In our days, leading classifications of electric toothbrushes are based on the design and mechanism of their brush head action. On one hand, we have the oscillating toothbrush. In this case, the head spins around the tooth in one direction or the other in a rotary-like movement. On the other hand, there is the sonic toothbrush, which produces high vibrations from side-to-side.
Being a hygienist….has it’s tough days and easy days. LEARNING to become a hygienist is actually one of the most difficult programs you can go through – not in a stuck up way, but I have always been in honors courses throughout highschool and college, and studied 3 years for a double major before discovering and switching into hygiene. It is no joke – at least the program I was in. They only accepted 3.8GPA or higher and required pre-reqs.
The median annual wage for dental hygienists was $74,070 in May 2017. The median wage is the wage at which half the workers in an occupation earned more than that amount and half earned less. The lowest 10 percent earned less than $51,180, and the highest 10 percent earned more than $101,330.
Enjoy the complete power of your Philips Sonicare electric toothbrush with a Sonicare brush head. Because every smile is unique, we have brush heads that help you focus on your personal oral health goals: from plaque removal, to gum health, to teeth whitening. No matter which Philips Sonicare electric toothbrush you use, simply click on the brush head that suits you best.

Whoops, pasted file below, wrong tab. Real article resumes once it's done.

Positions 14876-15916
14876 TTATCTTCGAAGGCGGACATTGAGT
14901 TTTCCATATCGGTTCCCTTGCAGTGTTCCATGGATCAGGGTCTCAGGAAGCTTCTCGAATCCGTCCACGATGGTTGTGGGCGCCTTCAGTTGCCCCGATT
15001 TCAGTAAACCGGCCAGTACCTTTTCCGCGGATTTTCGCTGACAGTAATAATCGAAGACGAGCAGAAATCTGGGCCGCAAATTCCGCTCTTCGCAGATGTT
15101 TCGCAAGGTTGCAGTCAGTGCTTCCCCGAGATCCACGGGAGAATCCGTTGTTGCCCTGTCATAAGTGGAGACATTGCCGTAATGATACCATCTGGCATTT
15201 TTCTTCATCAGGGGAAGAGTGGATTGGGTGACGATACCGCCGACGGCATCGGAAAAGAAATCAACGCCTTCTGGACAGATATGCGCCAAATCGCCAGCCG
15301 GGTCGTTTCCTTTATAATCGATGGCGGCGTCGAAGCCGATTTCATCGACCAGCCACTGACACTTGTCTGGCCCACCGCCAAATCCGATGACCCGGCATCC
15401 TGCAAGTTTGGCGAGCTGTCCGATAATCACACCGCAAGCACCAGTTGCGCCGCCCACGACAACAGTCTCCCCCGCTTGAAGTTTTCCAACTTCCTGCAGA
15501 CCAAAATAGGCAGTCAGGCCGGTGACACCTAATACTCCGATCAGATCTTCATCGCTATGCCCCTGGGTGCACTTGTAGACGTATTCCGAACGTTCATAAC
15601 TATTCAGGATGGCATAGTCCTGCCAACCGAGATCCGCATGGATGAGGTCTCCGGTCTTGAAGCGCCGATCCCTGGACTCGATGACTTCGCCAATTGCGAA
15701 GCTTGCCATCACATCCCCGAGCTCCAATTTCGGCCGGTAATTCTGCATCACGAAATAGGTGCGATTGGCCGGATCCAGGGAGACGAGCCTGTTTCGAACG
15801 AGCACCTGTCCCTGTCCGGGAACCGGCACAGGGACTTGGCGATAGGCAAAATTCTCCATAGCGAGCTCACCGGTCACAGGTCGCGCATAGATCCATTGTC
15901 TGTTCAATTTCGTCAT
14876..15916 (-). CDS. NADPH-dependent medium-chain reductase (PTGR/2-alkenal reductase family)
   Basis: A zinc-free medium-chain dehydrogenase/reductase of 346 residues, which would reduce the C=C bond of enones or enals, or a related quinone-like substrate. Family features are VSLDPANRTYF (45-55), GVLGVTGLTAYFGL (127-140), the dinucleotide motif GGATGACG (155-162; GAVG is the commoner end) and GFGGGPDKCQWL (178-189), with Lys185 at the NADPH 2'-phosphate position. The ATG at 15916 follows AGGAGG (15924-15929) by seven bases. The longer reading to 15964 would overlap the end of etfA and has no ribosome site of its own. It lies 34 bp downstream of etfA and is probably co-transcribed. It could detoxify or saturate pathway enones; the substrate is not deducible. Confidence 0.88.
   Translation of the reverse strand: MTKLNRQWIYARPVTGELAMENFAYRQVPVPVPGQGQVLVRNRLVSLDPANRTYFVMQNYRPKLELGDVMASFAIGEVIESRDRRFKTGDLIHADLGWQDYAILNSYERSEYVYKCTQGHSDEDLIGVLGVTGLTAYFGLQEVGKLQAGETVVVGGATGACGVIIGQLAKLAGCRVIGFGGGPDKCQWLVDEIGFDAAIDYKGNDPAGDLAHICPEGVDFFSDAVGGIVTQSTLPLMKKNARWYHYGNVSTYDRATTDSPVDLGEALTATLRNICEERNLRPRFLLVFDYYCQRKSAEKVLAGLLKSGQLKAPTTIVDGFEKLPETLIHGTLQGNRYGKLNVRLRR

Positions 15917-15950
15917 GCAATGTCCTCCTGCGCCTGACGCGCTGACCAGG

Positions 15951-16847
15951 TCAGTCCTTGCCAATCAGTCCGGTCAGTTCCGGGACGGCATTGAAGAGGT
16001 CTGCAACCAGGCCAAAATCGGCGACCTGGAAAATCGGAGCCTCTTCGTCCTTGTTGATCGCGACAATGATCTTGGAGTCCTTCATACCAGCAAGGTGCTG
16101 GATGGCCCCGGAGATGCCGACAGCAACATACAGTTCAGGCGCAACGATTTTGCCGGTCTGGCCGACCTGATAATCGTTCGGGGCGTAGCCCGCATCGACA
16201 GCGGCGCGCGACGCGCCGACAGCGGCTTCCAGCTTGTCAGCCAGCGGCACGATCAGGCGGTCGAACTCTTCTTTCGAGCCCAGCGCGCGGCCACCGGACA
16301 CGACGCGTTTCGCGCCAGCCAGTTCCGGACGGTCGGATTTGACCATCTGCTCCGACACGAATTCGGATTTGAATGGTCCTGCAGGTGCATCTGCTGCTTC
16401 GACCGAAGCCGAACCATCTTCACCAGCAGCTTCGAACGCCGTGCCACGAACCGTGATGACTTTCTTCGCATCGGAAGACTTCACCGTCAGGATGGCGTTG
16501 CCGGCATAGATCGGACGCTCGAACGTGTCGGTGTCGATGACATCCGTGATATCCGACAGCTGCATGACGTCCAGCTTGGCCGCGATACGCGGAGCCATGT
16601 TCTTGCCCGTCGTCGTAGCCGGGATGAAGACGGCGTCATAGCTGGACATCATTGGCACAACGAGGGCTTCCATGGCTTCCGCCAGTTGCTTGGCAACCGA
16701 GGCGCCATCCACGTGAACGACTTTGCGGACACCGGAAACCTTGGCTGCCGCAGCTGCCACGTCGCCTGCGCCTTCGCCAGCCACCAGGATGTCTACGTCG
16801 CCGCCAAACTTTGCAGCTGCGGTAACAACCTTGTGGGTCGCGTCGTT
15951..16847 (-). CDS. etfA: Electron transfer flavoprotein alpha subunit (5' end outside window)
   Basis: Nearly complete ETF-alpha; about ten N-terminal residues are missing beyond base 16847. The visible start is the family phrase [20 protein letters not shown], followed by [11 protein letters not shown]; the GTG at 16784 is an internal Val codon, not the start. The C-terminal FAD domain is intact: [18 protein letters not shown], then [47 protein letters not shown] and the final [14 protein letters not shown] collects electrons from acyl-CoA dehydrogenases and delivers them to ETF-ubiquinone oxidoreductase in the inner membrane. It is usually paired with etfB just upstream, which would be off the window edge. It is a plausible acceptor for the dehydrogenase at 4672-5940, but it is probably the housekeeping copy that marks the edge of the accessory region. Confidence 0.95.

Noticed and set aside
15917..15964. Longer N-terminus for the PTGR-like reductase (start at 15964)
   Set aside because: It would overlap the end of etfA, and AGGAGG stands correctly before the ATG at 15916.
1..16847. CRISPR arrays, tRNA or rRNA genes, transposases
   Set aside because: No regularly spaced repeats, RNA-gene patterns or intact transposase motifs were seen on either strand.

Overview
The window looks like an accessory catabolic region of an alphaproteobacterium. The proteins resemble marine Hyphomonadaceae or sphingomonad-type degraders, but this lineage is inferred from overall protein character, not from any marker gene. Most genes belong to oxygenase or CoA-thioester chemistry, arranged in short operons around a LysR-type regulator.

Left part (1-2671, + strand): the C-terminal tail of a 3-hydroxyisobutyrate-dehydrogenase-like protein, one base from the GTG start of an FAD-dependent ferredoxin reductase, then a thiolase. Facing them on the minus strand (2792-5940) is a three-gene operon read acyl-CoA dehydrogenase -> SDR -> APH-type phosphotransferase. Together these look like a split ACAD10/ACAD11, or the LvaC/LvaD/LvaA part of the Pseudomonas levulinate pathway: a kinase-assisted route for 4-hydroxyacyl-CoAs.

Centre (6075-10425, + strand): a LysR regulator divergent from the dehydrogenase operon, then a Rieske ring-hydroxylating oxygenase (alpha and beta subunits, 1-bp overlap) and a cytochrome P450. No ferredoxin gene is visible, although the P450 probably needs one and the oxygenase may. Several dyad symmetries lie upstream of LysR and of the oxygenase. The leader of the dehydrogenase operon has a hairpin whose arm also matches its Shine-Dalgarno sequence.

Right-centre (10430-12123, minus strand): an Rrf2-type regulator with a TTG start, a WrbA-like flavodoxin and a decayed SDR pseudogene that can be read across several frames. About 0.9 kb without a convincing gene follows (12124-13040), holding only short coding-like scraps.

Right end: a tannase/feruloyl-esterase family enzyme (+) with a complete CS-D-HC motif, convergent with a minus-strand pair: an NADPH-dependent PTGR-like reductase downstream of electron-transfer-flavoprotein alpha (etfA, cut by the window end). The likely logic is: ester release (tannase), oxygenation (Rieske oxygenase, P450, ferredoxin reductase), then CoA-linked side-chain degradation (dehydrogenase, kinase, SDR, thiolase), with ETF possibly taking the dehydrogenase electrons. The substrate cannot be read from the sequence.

At about 4.5 ounces, the Philips Sonicare 2 is easy to use and comfortable to hold. It arrived with a bit of a charge, but the manufacturer still recommends an overnight charge before use. Fully charged, it will run for two weeks. As with most of its rivals, its warranty lasts two years. While there are many brush heads in the Philips range, only one comes with the Sonicare 2. Blue “reminder bristles” change to white as they wear down. This color change serves as a reminder to replace the head, and we think it’s an excellent feature.
The availability of loan funding has caused RDH schools to mushroom. The training may be good, but with the resulting oversupply of graduates, the chances of becoming successful in hygiene are approaching the chances of becoming well off by being a professional athlete, going into acting, or taking up writi.g fiction.
Apparently, Philips is outsourcing not only the manufacture but also the design of those, in which case one has to ask themselves why not get an aftermarket replacement (like http://www.amazon.com/gp/product/B00NN07NT0?psc=1&redirect=true&ref_=oh_aui_search_detailpage) – it might not be any better but at least it would be cheaper.
The first visible benefit of this redesigned model is its capability to use Sonicare’s interchangeable click-on style brush heads. This gives consumers access to all of Philips’ snap-on heads. At first, it might not seem like a big change, but it actually is.